The Rule of “The Last Convertible”: Declare Something “Finished?” Demand Soars

Joseph Serwach

Try to ban something? You'll encounter the Streisand Effect and power of forbidden fruit This 1976 Cadillac Fleetwood Eldorado Convertible was billed as “the last convertible.’’ Image by Spanish Coches via Wikimedia Commons.

Want to “ban” something? Politicians rarely learn “the last convertible rule,” aka “supply and demand.” Others understand it instinctively — and get rich.

In 1975, General Motors announced the 1975 Chevy Corvette and the 1976 Cadillac Eldorado would become the last American convertibles. Convertible production peaked at 7 percent of U.S. automobiles in the 1960s but cratered to just 1 percent by the mid-1970s. And now it was all over?

Many excuses were given (never-passed federal rollover safety regulations, the popularity of air conditioning). So GM announced “the last American convertible,’’ the end of the road.

Anytime you take something away (or threaten to ban it), demand soars. And prices follow suit:

Wealthy investors bought up these “last convertibles,” paying more than the $12,000 sticker price, putting them in garages, waiting for the prices to soar to a projected $100,000.

A new “after-market” to “chop” coupes into convertibles was created.

A new market blossomed with people paying $5,000 to turn coupes into convertibles. Seeing the profit potential, automakers wanted those sales back. The New York Times declared in 1981, “The U.S. Convertible Making a Comeback.”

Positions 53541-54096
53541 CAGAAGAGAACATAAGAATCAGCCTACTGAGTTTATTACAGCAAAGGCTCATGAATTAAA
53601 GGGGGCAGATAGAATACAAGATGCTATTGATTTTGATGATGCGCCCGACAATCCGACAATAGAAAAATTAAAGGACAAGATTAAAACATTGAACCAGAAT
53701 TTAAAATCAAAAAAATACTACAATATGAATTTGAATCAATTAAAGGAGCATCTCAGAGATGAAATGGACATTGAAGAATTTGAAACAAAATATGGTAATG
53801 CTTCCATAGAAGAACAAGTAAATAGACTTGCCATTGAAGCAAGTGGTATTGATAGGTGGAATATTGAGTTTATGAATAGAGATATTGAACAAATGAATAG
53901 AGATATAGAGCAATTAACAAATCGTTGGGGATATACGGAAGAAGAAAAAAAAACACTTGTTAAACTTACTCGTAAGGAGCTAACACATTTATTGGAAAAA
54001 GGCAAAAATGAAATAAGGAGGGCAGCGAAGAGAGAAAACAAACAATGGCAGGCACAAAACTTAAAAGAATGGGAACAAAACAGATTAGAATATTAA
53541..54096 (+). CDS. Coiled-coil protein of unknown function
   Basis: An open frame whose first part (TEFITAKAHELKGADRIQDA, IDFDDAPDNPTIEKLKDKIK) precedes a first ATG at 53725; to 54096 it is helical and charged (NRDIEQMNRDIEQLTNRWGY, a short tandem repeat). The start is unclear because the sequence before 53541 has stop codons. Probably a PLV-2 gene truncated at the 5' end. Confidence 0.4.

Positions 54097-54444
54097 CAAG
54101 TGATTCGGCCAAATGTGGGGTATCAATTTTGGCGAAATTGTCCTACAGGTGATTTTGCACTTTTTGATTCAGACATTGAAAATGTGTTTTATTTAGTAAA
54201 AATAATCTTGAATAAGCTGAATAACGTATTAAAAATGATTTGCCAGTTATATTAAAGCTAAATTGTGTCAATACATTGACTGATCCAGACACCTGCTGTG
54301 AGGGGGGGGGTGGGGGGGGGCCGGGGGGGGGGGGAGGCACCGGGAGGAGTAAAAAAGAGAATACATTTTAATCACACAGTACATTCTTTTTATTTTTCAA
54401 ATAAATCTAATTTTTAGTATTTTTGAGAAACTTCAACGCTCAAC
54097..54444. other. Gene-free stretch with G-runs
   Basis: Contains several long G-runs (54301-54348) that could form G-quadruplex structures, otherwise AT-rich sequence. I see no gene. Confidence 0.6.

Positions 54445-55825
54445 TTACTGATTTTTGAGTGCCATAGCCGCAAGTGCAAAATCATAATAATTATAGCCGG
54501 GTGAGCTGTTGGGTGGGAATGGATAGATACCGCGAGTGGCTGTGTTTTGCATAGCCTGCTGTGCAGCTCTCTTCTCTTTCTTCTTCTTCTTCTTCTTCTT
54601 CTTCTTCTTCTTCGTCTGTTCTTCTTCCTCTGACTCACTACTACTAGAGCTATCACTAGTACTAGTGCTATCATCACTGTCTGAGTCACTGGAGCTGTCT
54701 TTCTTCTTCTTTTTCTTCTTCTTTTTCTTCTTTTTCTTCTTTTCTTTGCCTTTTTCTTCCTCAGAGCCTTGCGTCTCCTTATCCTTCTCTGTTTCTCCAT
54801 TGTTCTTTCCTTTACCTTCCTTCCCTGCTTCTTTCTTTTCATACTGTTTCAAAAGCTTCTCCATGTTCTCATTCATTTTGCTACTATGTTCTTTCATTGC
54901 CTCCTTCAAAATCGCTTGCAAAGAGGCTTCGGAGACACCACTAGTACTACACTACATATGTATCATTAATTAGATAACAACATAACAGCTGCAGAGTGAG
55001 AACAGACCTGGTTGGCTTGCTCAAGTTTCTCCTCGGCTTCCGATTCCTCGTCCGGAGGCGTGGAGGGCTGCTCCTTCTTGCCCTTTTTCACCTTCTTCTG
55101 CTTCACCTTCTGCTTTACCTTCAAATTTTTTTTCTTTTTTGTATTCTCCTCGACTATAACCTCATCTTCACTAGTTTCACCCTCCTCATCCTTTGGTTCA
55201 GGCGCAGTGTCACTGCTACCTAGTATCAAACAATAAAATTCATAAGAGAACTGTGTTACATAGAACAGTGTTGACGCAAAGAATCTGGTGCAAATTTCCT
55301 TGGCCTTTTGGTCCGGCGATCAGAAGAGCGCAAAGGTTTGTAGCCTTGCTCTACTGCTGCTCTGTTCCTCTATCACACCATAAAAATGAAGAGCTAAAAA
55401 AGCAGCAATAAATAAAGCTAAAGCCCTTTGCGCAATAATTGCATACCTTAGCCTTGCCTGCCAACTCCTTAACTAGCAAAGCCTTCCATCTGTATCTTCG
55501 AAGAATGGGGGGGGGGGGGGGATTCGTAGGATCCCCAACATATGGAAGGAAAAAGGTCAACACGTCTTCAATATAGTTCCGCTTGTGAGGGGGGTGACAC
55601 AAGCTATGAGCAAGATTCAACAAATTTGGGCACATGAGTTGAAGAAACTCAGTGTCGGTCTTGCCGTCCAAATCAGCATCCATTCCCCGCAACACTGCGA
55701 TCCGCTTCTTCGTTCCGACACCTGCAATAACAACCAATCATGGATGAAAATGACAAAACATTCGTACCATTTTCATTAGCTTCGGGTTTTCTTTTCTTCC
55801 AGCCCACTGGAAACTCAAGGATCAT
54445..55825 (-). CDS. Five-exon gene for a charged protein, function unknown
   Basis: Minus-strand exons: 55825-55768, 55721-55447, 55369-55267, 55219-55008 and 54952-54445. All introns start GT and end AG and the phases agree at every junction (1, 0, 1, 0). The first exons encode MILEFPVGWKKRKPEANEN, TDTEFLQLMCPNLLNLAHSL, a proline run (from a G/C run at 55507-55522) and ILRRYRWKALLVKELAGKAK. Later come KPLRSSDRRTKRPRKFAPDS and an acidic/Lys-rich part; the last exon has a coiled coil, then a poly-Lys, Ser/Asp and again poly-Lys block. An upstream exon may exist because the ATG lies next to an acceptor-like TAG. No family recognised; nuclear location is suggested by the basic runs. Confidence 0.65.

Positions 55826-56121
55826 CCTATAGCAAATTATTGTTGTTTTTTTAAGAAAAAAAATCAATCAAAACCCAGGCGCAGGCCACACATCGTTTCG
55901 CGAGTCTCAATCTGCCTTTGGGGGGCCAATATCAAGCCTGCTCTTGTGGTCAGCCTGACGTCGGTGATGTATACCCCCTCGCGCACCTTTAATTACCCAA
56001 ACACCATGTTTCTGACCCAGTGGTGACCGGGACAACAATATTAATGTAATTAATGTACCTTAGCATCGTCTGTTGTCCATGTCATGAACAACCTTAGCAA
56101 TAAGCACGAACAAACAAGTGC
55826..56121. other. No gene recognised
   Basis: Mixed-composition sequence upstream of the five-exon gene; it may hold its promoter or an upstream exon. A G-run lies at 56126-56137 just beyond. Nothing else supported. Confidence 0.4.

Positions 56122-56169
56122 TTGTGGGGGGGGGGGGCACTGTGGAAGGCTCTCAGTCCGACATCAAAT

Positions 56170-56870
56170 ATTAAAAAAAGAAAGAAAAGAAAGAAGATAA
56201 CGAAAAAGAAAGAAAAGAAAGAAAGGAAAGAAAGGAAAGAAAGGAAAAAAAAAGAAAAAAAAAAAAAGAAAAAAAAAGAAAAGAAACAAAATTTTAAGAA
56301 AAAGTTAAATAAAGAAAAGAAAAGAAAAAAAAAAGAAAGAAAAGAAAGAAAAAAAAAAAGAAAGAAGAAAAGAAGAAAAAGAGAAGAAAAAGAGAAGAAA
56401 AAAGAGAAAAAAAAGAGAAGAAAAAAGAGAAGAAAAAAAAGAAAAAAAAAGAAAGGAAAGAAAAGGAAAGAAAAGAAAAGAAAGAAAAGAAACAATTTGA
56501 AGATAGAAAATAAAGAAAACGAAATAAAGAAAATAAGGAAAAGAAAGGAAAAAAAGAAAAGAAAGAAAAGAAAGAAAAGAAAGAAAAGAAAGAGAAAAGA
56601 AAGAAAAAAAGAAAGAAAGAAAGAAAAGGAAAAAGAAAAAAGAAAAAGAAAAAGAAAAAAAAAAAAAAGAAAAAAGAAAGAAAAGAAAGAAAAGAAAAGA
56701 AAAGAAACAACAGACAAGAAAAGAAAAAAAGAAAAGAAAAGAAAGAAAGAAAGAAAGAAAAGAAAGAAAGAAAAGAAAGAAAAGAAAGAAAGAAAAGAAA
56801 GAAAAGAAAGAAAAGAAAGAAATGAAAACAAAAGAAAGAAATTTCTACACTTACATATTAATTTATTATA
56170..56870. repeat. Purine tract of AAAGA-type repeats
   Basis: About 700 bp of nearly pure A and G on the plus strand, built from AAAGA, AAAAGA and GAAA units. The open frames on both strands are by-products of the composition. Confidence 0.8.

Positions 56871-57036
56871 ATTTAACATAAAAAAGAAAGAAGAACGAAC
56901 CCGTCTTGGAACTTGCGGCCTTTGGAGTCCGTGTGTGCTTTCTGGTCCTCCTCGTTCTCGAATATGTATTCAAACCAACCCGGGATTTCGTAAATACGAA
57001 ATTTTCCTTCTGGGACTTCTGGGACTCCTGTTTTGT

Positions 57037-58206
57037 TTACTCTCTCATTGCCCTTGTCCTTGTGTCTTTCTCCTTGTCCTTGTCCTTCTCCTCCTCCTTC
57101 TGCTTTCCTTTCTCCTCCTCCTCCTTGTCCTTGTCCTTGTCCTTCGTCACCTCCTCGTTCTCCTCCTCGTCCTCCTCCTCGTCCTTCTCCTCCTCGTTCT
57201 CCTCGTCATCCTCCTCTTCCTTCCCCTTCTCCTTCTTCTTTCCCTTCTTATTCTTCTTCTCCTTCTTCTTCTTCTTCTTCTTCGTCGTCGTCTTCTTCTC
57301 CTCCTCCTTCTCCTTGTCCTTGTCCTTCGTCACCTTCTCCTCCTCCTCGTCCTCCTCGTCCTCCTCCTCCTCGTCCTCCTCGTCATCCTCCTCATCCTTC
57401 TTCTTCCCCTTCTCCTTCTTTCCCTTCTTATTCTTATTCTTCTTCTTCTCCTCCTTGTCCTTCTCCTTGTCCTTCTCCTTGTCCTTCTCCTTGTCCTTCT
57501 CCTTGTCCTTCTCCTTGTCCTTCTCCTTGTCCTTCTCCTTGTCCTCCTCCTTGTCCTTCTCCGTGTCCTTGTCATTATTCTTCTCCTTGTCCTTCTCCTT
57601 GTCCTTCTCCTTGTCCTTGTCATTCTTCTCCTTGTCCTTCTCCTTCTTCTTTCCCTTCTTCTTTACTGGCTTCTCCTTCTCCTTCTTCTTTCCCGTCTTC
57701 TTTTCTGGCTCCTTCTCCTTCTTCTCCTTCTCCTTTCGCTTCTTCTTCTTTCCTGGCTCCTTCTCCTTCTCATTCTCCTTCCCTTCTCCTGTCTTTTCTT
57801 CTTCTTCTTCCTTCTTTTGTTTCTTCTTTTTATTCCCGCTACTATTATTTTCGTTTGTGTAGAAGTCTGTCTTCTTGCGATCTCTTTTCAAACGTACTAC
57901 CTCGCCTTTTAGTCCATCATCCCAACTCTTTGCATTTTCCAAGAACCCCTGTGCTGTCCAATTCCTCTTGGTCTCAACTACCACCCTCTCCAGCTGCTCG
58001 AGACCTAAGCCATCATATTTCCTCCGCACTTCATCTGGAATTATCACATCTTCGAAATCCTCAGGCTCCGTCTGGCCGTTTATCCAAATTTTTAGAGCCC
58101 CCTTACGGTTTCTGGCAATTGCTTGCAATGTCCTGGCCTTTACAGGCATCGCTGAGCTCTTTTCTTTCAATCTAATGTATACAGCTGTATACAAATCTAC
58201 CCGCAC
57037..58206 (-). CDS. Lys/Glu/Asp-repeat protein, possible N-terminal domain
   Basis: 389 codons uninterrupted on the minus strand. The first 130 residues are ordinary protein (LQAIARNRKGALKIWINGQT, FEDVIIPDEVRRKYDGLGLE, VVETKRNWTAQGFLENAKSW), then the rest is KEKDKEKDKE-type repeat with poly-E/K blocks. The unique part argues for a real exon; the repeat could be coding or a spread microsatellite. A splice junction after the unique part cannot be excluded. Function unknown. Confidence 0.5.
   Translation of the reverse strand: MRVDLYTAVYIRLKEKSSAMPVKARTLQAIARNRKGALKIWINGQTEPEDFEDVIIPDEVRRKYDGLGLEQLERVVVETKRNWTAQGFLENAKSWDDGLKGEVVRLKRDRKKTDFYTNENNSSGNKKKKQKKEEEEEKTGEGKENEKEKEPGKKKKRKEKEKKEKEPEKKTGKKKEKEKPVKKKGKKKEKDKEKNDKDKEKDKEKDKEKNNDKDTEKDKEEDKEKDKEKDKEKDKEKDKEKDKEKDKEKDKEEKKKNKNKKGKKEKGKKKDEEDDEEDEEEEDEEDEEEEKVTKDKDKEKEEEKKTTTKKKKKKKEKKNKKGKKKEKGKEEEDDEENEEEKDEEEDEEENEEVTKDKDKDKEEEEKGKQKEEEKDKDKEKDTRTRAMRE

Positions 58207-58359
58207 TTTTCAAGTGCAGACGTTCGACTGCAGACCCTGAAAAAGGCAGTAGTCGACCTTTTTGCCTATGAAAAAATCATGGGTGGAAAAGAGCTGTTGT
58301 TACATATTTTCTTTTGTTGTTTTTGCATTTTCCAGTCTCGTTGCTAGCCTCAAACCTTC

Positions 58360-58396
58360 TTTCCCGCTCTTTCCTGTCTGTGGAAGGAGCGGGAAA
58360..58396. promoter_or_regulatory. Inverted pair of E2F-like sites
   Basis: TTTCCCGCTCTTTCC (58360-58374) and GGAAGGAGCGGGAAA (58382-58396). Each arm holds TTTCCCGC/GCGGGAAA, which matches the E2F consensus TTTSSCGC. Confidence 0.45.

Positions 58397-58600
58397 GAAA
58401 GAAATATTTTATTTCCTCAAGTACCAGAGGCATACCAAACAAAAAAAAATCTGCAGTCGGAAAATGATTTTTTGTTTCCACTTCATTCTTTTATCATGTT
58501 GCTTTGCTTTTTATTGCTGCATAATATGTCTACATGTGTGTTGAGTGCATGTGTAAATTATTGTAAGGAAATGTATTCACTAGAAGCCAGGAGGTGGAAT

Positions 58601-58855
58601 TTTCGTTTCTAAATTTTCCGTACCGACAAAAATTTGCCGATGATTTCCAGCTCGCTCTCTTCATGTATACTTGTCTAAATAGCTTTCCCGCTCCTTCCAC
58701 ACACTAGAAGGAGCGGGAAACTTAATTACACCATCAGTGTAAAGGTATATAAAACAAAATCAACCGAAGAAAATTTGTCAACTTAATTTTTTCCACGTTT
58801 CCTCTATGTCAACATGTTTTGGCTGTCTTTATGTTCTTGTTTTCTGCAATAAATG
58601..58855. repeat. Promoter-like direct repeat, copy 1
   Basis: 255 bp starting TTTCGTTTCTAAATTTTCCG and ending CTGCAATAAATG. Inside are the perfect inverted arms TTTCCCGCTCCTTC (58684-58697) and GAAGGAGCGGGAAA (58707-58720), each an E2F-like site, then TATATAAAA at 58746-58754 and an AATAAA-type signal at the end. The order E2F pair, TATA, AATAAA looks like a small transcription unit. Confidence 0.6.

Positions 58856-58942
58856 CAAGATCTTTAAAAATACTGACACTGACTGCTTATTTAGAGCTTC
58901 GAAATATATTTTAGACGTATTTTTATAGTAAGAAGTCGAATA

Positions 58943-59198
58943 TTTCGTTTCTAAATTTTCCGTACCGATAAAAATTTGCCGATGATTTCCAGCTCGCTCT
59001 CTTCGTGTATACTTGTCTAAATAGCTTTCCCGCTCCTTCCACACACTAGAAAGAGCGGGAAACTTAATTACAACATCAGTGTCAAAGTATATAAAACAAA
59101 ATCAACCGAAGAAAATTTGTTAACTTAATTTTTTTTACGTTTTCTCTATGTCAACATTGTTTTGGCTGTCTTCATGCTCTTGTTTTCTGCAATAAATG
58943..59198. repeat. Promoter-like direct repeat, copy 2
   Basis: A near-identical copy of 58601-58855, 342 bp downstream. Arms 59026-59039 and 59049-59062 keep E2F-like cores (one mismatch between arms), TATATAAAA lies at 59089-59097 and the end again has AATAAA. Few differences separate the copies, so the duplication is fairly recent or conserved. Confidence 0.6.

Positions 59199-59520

All automakers soon offered convertibles again, including Cadillac. Investors who bought those “last convertibles” in 1976 filed a class action lawsuit but lost.

Remember “The Last Convertible Rule” when “bans” are announced

“Today a Classic, tomorrow a Collector’s Item,’’ one of the 1976 last convertible ads said in its headline. “‘76 Eldorado Convertible… Last of a Magnificent Breed.”

Sales spiked upward as people lined up to get them before they were gone. The Law of Supply and Demand: The greater the supply, the lower the demand. Limit or threaten to end supply and demand shoots upward.

Walt Disney famously milked “the Last Convertible Rule’’ by re-releasing an old cartoon classic like “Snow White,” claiming it would be available again for a limited time and then would be locked back in the vault for decades.

The Streisand Effect:

The Streisand Effect, named after singer Barbara Streisand, refers to an attempt to censor, hide or remove information that provokes the opposite response: more public attention than would have occurred otherwise.

The term is named after Streisand’s attempt to suppress the California Coastal Records Project’s photograph of her residence in Malibu, California. Cease-and-desist letters were sent to stop the photos, but the information received far more publicity through news coverage, videos, and even spoof songs.

Psychologists call this psychological reactance: when people know something is being kept from them, they are motivated to want to know more — not less — about it.

As a young journalist, this happened to me constantly: If a government board or agency gave us a stack of documents, we glanced at it with a passing interest. But the one sheet of paper we requested and didn’t get captured most of our attention. We want whatever we are told we can’t have.